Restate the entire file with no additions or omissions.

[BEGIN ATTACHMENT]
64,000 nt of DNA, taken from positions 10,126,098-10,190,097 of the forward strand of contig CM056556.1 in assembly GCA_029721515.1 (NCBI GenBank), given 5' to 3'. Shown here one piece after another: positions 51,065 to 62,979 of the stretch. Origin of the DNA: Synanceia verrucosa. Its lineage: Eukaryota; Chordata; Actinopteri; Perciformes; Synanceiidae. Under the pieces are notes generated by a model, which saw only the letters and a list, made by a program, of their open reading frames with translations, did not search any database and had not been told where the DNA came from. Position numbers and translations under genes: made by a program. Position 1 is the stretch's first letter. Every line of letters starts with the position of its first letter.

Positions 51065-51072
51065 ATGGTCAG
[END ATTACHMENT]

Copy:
64,000 nt of DNA, taken from positions 10,126,098-10,190,097 of the forward strand of contig CM056556.1 in assembly GCA_029721515.1 (NCBI GenBank), given 5' to 3'. Shown here one piece after another: positions 51,065 to 62,979 of the stretch. Origin of the DNA: Synanceia verrucosa. Its lineage: Eukaryota; Chordata; Actinopteri; Perciformes; Synanceiidae. Under the pieces are notes generated by a model, which saw only the letters and a list, made by a program, of their open reading frames with translations, did not search any database and had not been told where the DNA came from. Position numbers and translations under genes: made by a program. Position 1 is the stretch's first letter. Every line of letters starts with the position of its first letter.

Positions 51065-51072
51065 ATGGTCAG